Saturday, July 31, 2010

Picture Pages

Holy crap I am so far behind on posting pictures. Over the last two weeks my work load has just exploded. As in Liz's brain has gone kablooey and is oozing out her ears. Also Nick and I are both fighting off the Kabul Krud.

So, not a lot of insightful thoughts today. Mostly picture pages. Here's a look at Nick and Liz's June 2010 in Kabul.

When Nick and I returned from home leave, we discovered that one of the Kabul Kitties had given birth to 4 kittens: one orange and white striped, one black and white spotted, one grey and white striped, and one calico. Given how different the kittens look I think Mommy Cat might be a bit of a tramp, although I leave it to Toad to educate me on cat genetics.

The British Ball took place about 2 weeks after we got back from home leave. With dinner, dancing, and way too much to drink, we were almost able to forget that we were in Kabul with 12 more months to go before the end of our tour.

We went to the Ball with a bunch of friends, including the lovely lady pictured below. That's Go, my awesome running buddy. She kept me company on my pre-3oth birthday half marathon (which I did finish, in about 2.5 hours under the blazing Kabul sun. And then two weeks later Go went and finished the Kabul Marathon in just about 5 hours, never mind the nasty stomach bug that kept her from eating for 5 days prior to the race. Show off).

A week after the Ball I spoke at the USAID-sponsored Afghan First conference, held at a hotel high on a hill on the outskirts of Kabul. The conference served to educate Afghan business owners about contracting opportunities with the USG. I was bombarded with questions that weren't really questions about USAID's stabilization programming ("The river cleaning program you did in City X. I do not think that was a good program." Okay, thanks!), with business cards from construction company owners, and with requests to pose for pictures with said business owners. And I spent 3 hours under a head scarf in a stifling hot conference hall. What was good about the conference? As always, the chance to leave the compound and get a different view of Kabul (and the air was remarkably clear that day!)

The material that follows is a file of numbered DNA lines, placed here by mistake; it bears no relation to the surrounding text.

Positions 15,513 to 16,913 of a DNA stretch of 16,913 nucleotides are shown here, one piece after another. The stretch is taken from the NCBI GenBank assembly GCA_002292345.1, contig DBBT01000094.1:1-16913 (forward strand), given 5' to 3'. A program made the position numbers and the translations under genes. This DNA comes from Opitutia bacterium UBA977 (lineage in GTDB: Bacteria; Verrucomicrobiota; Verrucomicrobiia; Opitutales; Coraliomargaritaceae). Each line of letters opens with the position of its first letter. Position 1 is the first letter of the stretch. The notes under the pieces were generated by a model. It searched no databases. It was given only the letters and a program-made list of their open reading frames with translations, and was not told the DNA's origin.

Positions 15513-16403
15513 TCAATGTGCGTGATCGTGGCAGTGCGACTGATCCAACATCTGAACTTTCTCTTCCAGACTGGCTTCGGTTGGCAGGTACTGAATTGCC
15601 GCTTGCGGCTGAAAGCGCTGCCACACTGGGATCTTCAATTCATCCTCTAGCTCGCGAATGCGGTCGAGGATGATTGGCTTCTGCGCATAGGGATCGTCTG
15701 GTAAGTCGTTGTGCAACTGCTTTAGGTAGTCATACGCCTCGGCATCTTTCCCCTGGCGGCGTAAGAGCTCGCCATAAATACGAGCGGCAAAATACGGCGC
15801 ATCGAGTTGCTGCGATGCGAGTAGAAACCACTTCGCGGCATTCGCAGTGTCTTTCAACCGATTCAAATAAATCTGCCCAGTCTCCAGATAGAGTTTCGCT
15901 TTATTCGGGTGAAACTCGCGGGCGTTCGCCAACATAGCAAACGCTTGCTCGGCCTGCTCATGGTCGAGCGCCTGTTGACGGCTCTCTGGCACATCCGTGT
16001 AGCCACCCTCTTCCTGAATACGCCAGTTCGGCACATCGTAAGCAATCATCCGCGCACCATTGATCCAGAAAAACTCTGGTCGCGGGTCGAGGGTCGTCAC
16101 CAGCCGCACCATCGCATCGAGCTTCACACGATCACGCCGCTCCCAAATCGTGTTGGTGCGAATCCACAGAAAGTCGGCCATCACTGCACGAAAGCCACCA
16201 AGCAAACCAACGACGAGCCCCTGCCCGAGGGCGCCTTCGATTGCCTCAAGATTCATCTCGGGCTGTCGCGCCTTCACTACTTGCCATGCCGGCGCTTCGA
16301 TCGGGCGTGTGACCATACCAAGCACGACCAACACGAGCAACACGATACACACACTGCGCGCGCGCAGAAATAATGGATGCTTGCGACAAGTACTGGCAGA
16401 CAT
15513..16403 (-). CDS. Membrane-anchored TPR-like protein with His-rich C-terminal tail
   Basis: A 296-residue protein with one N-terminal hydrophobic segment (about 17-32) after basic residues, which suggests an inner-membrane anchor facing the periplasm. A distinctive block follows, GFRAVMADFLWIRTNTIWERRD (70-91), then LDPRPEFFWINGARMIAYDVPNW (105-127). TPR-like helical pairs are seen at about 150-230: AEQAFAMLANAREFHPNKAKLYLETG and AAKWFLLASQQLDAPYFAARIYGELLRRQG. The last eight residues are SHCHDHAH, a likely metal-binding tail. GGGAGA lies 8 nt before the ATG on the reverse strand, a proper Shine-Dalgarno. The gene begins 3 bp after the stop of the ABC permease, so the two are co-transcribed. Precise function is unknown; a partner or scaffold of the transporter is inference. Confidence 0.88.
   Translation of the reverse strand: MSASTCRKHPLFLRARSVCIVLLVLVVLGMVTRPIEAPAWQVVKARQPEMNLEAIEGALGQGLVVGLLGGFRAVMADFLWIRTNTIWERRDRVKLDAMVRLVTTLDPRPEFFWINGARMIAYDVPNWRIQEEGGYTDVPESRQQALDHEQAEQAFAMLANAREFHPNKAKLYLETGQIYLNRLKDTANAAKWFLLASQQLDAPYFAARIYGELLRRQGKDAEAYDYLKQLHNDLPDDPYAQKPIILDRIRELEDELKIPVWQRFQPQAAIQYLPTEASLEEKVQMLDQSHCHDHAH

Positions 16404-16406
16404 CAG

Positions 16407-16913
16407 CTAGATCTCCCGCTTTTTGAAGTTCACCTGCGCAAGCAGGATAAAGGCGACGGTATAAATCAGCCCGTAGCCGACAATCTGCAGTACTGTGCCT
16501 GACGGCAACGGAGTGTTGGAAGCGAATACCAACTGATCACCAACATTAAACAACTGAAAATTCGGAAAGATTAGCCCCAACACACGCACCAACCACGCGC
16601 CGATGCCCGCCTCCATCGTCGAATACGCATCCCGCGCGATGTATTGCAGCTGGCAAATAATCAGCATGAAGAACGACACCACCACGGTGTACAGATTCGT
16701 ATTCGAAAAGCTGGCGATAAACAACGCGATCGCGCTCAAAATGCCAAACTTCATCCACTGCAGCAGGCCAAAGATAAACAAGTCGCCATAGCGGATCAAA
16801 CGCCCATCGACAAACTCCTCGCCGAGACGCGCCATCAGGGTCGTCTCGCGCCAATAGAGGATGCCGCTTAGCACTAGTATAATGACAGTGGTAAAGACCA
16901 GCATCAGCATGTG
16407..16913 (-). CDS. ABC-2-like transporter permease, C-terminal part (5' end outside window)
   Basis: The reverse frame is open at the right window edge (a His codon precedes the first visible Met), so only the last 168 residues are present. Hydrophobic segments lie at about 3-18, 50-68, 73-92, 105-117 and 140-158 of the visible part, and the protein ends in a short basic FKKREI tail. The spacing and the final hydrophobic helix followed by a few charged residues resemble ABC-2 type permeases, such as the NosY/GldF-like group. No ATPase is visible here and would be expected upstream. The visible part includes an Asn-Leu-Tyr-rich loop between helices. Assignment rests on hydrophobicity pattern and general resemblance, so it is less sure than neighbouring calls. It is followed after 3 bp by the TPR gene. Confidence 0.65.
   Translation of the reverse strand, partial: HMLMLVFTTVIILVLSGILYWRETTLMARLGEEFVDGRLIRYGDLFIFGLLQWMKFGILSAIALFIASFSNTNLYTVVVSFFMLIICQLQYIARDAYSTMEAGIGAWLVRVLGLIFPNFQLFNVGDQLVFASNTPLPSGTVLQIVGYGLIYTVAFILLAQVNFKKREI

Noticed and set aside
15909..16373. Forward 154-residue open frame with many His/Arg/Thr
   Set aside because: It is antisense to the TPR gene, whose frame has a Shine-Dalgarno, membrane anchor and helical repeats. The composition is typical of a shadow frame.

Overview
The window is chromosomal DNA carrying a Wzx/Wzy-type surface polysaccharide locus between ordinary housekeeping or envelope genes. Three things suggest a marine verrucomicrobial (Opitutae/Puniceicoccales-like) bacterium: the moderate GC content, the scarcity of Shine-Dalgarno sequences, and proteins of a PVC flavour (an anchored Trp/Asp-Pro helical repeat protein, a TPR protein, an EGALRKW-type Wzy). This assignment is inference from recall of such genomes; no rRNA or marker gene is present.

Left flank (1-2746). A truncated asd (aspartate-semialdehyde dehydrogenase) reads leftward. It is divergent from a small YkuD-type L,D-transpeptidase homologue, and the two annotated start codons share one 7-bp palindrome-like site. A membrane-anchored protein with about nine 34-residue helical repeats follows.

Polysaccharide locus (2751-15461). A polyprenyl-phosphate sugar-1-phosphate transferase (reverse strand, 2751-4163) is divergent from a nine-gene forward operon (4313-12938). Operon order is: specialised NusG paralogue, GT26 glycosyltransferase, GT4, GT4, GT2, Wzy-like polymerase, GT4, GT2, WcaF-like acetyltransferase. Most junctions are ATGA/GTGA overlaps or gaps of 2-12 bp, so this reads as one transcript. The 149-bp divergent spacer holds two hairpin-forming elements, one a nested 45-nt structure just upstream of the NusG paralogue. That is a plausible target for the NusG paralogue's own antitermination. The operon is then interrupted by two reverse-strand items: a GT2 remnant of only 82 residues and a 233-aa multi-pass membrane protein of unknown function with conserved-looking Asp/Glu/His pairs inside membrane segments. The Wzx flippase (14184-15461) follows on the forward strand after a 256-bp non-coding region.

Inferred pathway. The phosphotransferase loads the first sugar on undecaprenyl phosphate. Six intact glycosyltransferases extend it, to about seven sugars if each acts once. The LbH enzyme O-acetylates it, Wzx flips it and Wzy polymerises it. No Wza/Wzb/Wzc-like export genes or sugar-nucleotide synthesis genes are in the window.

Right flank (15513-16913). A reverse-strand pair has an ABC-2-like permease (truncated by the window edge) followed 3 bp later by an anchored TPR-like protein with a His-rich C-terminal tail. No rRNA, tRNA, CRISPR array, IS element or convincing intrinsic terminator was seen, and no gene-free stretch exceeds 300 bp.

But the very very best thing about the conference? A non-DFAC lunch.

Lastly, at the very end of the month, Nick and I and my friend Sarah got to go out on a Thursday night for an "official" event -- a party at the Serena Hotel (Kabul's only 5 star hotel!) to celebrate the launch of Safi Airline's new plane. It was another night that was so pleasant as to almost make me forget where I was. The Serena would be a beautiful hotel in any city -- the fact that it's in Kabul only heightens its appeal. We sat in a lovely courtyard at tables with white tablecloths, sipping fruit juice and enjoying the sunset and a warm summer (dust free, for once!) breeze. We chatted with tablemates. Nick chatted up the Deputy Minister of Finance. We listened to some speeches and scored some Safi swag.

Of course, you can guess what the best part of the whole evening was, right?

It was absolutely the 20 ft long buffet dinner. With fish. And salads. And carrot ginger soup. And Singapore noodles, Afghan chicken, lamb, potatoes And vegetables that weren't cooked and salted to death. Not to mention desserts.

Oh yeah. The company wasn't too bad either.

Wednesday, July 28, 2010


The bid list. It is here.

There are lots of positions open in Afghanistan. And Iraq. And Sudan.

There are slots at Missions other than these three, of course. At first glance, some are very appealing (eastern Europe). Some are not so appealing (a conflict prone country in the Pacific). There are one-year positions in CPCs, like Afghanistan. All of them make me ask whether the FS life is right for us.

Let the deliberations begin.

Tuesday, July 27, 2010


You might be waiting for a post with my thoughts and reactions the Wikileaks story. For propriety's sake, there's not much I can say except.....some days I feel like I know the answers, and some days I have nothing but questions.

Tuesday, July 20, 2010

Circus, circus, I love the circus!

In another life I will have the skills and flexibility to be a real circus freak.

In the meantime, I will just have to live vicariously through those individuals who are doing it in this lifetime.

Coming this November....

J, please set your DVR NOW!

Monday, July 12, 2010

None of your bid-ness